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Energy Efficient Windows for the Summer

Summer is nearly upon us, and that means that higher temperatures are on the way. It’s usually at this time of the year that you start running your air conditioner in an effort to keep your home cool and your family comfortable. Long summer heat waves can cause you to turn up the AC for extended periods of time, and this almost always leads to higher electrical bills in the summer time. It can be downright shocking to find out just how much you can easily pay over the course of one summer when it comes to air conditioning use. Fortunately, there is a way to reduce the amount of air conditioning your home requires to remain cool; energy efficient windows are designed to keep cold air in and hot air out in hot weather. These windows are a great choice if you are looking to save money on your electrical bill this summer.

How are Energy Efficient Windows Different?

Energy efficient windows are different from regular windows in the sense that they are designed for more than just looking good. They are built and installed with energy efficiency in mind and help to reduce the amount of heat entering the home in the summer and the amount leaving the home in the winter. They are designed to reduce your home’s use of energy all year round.

How do Energy Efficient Windows Work?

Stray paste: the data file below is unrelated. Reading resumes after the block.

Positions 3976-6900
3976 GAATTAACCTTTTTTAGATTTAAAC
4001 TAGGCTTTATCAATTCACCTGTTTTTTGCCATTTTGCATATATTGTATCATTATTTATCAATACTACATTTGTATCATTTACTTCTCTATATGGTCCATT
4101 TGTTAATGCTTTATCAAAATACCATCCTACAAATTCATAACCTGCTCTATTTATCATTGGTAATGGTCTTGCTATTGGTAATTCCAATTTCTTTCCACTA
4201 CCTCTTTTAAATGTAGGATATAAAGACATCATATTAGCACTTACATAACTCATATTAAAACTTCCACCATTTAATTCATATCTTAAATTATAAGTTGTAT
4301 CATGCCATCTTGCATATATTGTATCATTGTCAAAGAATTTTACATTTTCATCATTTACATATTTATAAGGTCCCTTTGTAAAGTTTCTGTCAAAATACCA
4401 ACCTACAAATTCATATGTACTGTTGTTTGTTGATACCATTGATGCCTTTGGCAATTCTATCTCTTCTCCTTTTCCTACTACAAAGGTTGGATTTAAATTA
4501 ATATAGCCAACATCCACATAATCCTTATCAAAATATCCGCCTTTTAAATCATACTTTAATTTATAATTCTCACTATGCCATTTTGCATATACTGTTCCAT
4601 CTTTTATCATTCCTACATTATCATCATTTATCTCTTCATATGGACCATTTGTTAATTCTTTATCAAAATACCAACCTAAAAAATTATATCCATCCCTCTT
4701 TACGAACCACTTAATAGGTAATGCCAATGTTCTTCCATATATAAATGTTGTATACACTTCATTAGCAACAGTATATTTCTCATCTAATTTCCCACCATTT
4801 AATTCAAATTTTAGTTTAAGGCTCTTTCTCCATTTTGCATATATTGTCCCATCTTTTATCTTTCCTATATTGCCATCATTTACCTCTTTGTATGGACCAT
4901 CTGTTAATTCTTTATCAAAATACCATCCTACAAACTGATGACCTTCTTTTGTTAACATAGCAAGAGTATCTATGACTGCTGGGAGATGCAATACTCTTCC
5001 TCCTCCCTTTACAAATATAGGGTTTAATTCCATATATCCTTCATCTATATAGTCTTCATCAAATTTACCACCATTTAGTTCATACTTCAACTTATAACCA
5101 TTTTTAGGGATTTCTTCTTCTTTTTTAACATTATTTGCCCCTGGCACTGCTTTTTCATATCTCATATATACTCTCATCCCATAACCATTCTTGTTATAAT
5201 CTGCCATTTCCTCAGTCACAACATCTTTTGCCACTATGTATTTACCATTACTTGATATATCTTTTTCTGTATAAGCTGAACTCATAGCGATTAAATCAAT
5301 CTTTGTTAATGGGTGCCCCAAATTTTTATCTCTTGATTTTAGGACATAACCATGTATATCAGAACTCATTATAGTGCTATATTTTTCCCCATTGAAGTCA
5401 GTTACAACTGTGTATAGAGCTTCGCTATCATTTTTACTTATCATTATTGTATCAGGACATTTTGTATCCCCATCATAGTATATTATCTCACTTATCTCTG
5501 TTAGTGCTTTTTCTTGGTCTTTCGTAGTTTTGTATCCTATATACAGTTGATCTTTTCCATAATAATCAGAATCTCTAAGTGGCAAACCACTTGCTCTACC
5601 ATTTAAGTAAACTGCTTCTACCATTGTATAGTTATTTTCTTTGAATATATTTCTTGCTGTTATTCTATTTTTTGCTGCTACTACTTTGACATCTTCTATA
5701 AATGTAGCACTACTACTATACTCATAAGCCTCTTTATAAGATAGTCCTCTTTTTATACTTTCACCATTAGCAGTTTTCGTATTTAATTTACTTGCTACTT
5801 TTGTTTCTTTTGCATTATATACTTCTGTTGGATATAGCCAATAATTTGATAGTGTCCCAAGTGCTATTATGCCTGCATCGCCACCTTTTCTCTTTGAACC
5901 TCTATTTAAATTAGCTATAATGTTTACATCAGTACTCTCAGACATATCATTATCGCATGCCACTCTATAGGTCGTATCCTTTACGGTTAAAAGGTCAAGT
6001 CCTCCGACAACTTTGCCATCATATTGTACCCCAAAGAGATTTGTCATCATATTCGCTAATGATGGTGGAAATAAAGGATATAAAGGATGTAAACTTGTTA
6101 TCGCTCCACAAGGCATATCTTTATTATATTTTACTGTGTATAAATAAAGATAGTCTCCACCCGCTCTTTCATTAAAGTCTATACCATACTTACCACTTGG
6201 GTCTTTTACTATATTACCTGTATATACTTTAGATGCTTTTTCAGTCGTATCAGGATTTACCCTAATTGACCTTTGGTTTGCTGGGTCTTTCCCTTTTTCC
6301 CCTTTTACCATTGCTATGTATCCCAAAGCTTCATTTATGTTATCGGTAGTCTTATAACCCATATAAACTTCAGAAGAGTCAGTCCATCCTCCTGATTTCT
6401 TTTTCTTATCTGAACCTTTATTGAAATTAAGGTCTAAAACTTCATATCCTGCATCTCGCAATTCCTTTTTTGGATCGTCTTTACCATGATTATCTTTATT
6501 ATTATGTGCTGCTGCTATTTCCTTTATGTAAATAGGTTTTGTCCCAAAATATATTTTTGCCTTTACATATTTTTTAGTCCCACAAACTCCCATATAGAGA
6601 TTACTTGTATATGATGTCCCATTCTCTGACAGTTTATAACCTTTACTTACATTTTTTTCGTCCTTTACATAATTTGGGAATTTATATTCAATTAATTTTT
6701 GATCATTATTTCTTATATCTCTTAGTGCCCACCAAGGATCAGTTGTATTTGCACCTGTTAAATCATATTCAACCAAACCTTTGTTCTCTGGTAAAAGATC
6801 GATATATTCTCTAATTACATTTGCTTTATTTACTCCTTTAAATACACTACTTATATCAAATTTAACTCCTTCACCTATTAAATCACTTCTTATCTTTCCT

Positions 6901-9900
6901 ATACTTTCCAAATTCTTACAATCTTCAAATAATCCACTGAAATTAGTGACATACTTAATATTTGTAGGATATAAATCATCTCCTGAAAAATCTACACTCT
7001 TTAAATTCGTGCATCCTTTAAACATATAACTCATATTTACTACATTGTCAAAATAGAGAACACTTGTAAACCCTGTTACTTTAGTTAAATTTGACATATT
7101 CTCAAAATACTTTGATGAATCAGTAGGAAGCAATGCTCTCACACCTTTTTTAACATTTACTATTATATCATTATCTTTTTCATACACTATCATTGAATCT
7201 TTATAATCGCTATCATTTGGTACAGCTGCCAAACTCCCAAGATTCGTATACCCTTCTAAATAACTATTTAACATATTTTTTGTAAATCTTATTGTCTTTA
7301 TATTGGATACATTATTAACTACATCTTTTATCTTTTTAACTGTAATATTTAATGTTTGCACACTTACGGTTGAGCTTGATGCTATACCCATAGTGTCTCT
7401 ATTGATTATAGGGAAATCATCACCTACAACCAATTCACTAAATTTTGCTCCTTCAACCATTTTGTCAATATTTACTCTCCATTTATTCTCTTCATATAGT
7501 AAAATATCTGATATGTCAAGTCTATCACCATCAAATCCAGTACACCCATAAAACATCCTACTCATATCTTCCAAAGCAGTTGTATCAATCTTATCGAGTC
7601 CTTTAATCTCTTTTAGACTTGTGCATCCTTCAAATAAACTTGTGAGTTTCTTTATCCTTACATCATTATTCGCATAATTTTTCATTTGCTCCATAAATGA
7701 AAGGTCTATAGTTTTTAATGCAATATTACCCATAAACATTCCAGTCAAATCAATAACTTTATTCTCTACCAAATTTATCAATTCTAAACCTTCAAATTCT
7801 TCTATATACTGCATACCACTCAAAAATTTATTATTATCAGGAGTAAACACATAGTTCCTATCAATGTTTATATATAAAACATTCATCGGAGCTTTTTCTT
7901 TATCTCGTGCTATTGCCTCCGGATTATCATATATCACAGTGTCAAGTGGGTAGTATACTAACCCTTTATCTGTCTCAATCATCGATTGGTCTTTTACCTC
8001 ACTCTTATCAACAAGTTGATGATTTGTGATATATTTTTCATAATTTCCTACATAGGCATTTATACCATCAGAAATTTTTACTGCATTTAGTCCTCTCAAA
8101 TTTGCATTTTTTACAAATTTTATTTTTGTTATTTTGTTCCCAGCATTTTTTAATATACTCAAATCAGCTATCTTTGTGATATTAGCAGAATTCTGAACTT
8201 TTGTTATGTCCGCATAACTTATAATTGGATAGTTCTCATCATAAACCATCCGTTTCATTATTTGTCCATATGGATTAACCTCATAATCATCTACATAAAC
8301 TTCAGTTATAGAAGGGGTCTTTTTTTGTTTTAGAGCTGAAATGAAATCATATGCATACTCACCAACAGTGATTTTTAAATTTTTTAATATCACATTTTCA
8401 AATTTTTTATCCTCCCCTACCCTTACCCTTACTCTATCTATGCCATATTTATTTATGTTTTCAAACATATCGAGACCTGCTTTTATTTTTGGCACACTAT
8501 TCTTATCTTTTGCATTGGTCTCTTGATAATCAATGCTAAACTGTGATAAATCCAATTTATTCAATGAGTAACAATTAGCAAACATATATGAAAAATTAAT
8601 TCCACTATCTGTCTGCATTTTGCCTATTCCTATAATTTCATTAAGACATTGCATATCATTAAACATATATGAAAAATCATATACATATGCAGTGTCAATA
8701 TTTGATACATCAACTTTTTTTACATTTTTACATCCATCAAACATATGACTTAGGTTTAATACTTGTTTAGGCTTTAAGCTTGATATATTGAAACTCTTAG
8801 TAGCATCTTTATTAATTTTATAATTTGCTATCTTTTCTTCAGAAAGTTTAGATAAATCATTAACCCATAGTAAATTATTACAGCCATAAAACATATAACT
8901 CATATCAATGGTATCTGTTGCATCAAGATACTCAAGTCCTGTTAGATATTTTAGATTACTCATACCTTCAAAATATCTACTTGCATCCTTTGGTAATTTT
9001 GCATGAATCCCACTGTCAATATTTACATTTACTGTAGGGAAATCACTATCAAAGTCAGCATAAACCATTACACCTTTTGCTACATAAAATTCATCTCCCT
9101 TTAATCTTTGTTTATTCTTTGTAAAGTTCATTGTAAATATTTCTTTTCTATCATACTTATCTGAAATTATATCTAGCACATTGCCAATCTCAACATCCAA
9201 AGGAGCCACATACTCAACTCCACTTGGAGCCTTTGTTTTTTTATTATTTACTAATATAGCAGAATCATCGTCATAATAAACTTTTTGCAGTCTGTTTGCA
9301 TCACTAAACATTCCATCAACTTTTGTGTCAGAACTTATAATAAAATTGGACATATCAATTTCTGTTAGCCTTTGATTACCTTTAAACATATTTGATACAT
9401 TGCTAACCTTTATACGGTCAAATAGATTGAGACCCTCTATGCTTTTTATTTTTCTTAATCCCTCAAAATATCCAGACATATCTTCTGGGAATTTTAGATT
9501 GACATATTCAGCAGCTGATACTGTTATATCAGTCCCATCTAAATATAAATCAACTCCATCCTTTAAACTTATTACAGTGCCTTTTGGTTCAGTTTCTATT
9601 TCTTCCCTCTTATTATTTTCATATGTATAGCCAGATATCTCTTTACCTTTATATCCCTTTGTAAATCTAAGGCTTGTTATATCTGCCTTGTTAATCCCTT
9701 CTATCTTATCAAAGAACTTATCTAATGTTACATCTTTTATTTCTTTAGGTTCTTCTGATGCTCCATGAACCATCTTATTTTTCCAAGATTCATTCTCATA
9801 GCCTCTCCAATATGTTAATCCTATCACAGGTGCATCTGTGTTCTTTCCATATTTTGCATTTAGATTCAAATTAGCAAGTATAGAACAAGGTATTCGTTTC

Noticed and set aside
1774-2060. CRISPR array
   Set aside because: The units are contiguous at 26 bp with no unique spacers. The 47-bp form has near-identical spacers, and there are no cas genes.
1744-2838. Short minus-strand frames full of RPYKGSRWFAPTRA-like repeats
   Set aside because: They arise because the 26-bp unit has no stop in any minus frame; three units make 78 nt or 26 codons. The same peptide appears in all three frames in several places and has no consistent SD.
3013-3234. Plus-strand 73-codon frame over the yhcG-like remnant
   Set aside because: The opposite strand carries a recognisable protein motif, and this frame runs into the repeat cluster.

A primary way energy efficient windows control the amount of heat entering and leaving your home is through glazes, coatings, and tints. Tinted window glass absorbs a large amount of incoming solar radiation, reflective coatings reduce solar radiation transmission, and some types of glazing help reduce solar heat gain. Low-e coatings are microscopically thin metal or metallic oxide layers that are placed directly on the surface of window glass and work to control heat transfer through that glass.

Another component of energy efficient windows is window frames. Window frames conduct heat, contributing to the overall energy efficiency of a window. Also, how an energy efficient window is installed is very important. Poor installation can lead to air leakage and an inability to save energy. When putting in your new energy efficient windows, it’s best to have a professional handle the installation.

Which Window Type is Best?

With all the different types of windows available on the market, it can be hard to decide which one is best for energy efficiency. Hopper, casement, and awning windows generally have lower air leakage because they are hinged and are designed to press right against the frame when closed, creating an air-tight seal. Single and double-hung, and single and double sliding windows tend to have higher air leakage due to the fact that they are closed by sliding and are not on hinges, making it more difficult to form that air-tight seal.
Energy efficient windows are your best friend during the hot summer months. You can expect to see a smaller electrical bill when you decide to install new energy saving windows in your home.

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